Dental emergencies are common in both children and adults. Please remember in any dental emergency, contact your dentist as soon as possible. Keep our emergency number posted close to your phone for the fastest response time.
Dental emergencies can often be avoided. Although accidents do happen, following these recommendations as well as proper oral hygiene can prevent injuries:
Do not use your teeth as an opening device.
Wear protective gear during sports and activities.
Always use car seats and seat belts when travelling.
Child proof your home to prevent falls on injuries.
Schedule regular dental visits to discuss age-appropriate preventative measures.
Comfort your child by rinsing their mouth with cool water and giving over-the-counter medication for pain. Please contact us promptly. If pain persists, apply a cool compress to the face of the area affected. Never place heat or medication on the area itself.
Cut or Bitten Tongue/Lip/Cheek:
Gently clean the affected area with fresh water and apply a cool compress to reduce swelling. If there is severe bleeding or bleeding persists, please speak with your physician.
Object Stuck Between Teeth:
If your child has an object stuck between their teeth that cannot be removed with dental floss, please contact us. Avoid using anything further than dental floss on your child's teeth as it will cause more damage.
Bleeding After Losing a Tooth:
Some bleeding is normal after losing a tooth. Apply a clean compress with pressure to the socket. If bleeding persists longer than 5 to 10 minutes, please contact our office.
If possible, find the tooth chip and place it in a glass of cold milk or saliva. Rinse the mouth with water and apply a cool compress if the lip was injured. Contact us as soon as possible to limit future extensive dental treatments.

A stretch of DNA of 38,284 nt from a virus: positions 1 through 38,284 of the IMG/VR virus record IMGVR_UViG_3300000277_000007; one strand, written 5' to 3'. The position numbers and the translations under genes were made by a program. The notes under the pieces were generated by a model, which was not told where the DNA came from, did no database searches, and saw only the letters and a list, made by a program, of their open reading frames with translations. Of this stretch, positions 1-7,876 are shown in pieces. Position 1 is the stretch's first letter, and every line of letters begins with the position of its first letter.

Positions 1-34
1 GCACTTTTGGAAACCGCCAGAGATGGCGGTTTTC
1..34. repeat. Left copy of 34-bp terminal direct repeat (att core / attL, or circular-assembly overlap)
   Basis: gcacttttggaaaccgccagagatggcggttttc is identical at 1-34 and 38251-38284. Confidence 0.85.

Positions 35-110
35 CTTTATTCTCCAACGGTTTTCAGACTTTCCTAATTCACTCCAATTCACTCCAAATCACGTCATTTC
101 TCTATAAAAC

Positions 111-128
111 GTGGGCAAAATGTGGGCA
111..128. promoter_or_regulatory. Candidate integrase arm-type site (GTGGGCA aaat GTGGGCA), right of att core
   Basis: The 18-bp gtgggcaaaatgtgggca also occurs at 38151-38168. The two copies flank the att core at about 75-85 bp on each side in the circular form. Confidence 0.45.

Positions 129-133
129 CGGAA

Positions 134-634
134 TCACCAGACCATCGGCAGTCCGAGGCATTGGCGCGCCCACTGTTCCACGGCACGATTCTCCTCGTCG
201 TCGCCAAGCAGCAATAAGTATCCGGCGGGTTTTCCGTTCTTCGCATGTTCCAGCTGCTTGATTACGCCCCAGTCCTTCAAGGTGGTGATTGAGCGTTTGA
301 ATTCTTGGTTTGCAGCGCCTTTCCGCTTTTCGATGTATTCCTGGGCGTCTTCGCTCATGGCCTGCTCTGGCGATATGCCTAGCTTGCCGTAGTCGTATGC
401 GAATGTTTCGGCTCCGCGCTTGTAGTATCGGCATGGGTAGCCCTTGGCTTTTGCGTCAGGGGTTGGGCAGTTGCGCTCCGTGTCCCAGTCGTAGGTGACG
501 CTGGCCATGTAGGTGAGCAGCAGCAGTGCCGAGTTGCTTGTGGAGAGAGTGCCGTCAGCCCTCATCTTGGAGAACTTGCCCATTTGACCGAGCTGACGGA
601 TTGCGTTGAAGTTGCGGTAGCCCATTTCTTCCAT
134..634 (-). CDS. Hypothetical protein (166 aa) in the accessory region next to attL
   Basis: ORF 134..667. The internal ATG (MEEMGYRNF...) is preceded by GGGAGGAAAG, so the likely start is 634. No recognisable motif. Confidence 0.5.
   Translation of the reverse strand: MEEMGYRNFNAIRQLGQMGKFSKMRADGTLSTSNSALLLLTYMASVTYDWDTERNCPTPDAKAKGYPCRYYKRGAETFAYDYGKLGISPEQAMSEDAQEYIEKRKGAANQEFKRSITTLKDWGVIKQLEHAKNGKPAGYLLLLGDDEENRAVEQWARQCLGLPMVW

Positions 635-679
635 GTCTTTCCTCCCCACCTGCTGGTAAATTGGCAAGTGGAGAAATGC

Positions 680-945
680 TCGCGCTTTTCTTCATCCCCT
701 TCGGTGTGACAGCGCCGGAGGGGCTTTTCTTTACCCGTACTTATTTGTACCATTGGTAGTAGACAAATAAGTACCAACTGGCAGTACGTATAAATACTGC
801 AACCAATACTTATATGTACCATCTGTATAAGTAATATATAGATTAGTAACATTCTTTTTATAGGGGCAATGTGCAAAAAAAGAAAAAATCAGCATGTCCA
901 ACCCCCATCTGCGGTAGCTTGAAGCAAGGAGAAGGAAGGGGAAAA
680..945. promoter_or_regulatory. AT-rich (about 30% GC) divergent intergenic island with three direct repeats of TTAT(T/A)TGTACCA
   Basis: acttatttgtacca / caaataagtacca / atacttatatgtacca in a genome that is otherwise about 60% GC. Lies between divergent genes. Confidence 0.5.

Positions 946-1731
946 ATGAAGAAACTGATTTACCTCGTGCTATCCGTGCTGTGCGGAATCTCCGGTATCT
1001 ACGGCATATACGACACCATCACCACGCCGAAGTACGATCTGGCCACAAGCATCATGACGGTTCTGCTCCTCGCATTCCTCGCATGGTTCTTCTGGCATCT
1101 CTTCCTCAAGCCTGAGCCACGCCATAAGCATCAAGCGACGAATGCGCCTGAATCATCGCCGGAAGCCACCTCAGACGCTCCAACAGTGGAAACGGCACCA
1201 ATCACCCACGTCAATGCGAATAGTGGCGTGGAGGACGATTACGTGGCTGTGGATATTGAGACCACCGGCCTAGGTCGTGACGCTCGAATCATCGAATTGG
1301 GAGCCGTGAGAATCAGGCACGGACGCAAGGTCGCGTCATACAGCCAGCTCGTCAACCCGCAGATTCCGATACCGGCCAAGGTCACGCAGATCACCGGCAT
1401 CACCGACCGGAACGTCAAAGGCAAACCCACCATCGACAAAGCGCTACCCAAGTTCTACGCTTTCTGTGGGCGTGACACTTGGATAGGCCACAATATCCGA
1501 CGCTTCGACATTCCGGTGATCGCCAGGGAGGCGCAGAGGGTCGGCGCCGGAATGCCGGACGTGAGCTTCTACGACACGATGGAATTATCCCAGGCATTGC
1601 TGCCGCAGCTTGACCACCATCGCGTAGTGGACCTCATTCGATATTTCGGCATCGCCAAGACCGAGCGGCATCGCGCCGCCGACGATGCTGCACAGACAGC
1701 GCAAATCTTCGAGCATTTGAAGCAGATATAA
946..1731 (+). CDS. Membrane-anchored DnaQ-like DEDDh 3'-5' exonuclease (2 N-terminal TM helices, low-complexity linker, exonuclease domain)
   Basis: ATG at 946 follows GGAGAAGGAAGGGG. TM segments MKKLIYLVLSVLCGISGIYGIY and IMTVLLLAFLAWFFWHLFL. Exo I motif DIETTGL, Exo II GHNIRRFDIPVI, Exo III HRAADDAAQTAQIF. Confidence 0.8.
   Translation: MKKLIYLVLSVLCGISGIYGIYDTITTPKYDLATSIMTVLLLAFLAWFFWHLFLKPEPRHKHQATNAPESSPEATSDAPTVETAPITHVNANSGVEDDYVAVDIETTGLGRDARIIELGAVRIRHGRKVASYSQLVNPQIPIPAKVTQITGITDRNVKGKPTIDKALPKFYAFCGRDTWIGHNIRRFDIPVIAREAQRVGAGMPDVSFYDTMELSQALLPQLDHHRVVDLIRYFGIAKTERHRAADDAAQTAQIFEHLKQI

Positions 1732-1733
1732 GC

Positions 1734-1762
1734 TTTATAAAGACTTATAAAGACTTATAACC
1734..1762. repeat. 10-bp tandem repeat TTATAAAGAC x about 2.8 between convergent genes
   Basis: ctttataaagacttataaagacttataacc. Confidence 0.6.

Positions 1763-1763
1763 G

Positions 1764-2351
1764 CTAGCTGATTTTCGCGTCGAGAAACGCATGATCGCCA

Primary Tooth (baby tooth) Has been Knocked out:
A primary tooth should not be replanted as it can cause damage to the permanent teeth below. Please contact us as soon as possible for treatment.
Permanent Tooth Has Been Knocked Out:
Use clean water to rinse the tooth (do NOT use soap). If the child is old enough, replace the tooth in the socket and hold with a clean wash cloth. If this is not possible, place the tooth in a glass of cold milk or saliva. Contact us immediately! The faster you see your dentist, the greater chance you have at saving the tooth.
Please call an ambulance or go to the nearest hospital immediately. Head damage can be life-threatening and needs prompt medical attention. Cold compresses can be applied to ease discomfort.
Cold sores and Canker sore are often triggered after visiting the dentist. Several factors including patient susceptibility and stress can be contributors. This can be uncomfortable and a topical anaesthetic can be applied for relief. Please speak with your dentist about possible treatments if you are prone to mouth sores